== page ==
scribing a book

in the expanded rules for manufacture of books, a scribe has to copy the rough draft into a text with beautiful calligraphy, which adds +1 to the quality of the text. The question is- how long does this take? The same as copying an equivalent text? Longer? Shorter?

I count it as copying, yes. And since most scribes work two seasons of the year, a scribe can usually copy two tractatus or one high level summa a year.

New question.
Cpoying quickly allows for more tractati to be copied in a season reducing the Quality by one.
Is this cumulative and permenant?
Say a get a quickly scribed tractatus. Base quality is 8 so reduced to 7.
I can now get a scribe to render this into a reading copy taking a season and amking a copy of Quality 8 again right? Possilby quality 11 if binder, scribe and illuminator are highly skilled.
But if I now make another quick copy of the reduced quality version is this new copy now reduced to quality 6? And can it be increased back to the original 8 or only 7 because parts are lost/miscribed in the process?

IMHO the reduction of Quality is cumulative. To me, it represents mistakes being made during the copying process, such as forgetting a word here and there, a diagram being cruder than the original, etc.

It can be corrected, but not easily. It would require having access to the original text so that it can be checked for the correct information. If that original is itself a quick copy, then you would be capped by its Quality (since you cannot know if what's in it a correct or not). And it is time-consuming, requiring pretty much as much time as making a new copy.

Note that if you didn't have a skilled scribe, illuminator and binder in the first place, then it may not be easy to gain those backs back in the new copy. I could accept it in the case of the binder, but for the illuminator... well, if you lost a point of Quality because your illuminator wasn't skillful enough to properly render the images and colors that went with the text, then how can the new illuminator know what was supposed to be there?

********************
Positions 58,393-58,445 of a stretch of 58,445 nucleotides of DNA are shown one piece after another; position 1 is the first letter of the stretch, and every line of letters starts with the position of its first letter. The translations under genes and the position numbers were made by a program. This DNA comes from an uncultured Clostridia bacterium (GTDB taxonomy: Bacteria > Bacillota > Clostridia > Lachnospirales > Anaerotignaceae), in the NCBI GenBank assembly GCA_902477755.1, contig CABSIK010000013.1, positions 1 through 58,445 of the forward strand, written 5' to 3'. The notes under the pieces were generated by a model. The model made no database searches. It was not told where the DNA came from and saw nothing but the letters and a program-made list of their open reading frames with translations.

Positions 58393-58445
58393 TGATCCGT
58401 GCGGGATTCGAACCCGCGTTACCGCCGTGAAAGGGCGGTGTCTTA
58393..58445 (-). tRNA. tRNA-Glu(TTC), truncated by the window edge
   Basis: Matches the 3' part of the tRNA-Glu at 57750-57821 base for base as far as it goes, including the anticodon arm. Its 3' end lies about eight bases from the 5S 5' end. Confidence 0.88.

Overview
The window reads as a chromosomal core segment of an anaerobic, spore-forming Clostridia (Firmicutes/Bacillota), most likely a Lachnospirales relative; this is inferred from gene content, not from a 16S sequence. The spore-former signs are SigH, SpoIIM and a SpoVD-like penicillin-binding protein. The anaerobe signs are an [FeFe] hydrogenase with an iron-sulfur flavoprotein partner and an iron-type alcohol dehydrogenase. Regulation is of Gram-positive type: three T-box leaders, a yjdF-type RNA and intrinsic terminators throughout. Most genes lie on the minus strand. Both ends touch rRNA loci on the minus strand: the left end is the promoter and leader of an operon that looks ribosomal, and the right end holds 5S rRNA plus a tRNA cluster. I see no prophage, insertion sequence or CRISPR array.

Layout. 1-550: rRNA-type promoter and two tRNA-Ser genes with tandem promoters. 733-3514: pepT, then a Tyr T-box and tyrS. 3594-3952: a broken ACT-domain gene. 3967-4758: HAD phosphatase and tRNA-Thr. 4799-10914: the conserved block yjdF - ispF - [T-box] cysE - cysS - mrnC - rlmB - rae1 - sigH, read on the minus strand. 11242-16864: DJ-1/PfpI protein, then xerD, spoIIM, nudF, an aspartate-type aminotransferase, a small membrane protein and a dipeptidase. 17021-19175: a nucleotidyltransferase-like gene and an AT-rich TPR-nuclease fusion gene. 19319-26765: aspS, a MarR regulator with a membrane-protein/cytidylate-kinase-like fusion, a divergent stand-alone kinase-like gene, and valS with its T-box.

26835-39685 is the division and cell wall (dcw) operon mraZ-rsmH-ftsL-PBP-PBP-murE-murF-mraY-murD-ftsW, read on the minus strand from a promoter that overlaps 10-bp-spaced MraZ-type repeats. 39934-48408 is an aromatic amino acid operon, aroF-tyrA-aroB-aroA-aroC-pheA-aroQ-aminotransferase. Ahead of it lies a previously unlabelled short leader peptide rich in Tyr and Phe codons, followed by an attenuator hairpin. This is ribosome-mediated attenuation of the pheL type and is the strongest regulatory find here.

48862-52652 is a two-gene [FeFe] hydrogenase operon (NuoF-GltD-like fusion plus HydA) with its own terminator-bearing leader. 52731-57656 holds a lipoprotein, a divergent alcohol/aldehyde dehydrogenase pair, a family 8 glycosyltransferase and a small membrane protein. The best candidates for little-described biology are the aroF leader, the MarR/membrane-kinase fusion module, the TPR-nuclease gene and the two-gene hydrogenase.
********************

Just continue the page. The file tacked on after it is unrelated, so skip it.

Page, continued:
IMHO the lower quality of a hasty copy is because of subtle nuances nopt quite caught, diagrams drawn wrong etc.

I could see a magus correcting the mistakes made in a hasty copy, but I also envision this taking a full season, and requiring the original book as reference. I'm not sure if I'd allow for all 3 hasty copies to be corrected in a single season.
If only one can be corrected it would take 1 season for 3 poor copies and another 3 seasons to correct them. This is 1 season slower than just taking the time to make proper copies.
If all 3 can be corrected in a single season you would save one season by doing it this way. And somehow I don't relish this method as being better than doing it right first time.

As for using skilles scribes, illuminators and binder this an acitvity that IMHO happens in the same season the magus writes or copies the book. Binding is the only thing I can see as usable afterwards. Also this bonus is only usable once per book. In the example of the Q8 tractatus copied to a Q7 version, if the original has Q8 due to the scribe, binder and illuminator the copy needs this as well, otherwise the copy would be 3 lower in Quality. Using these rules from Covenants means Base Quality of a book is Com+3, with the additional +3 for those craftsmen.
However say you found a magus' raw manuscript (let's say he was a Com+5, Good Teacher prodigy), made without those craftsmen but still has Q (3+5+3=)11, and you copy it hastily for a Q10 version. Then you go home and have your scribe clean it up, the illuminator embellish it with coloured inks and drawings, plus the binder works his craft. Then you could have a Q13 book.
Damage to books I guess is penalties to Quality. Some things I can see being remedied by a magus spending time, like disordered pages and light spills and stains. But I might require the magus to have read the book to know what it's supposed to look like. Other kinds of damage not so much, like missing pages, stains making the text ilegible etc. And I would require some or all of the 3 types of craftsmen handy to help restoring the book, depending on the type of damage.

5th ed's system I think is supposed to be simpler than 4th ed's system of physical quality from WGRE. It was great fun back then, but I think I'm still quite satisfied with having left it behind.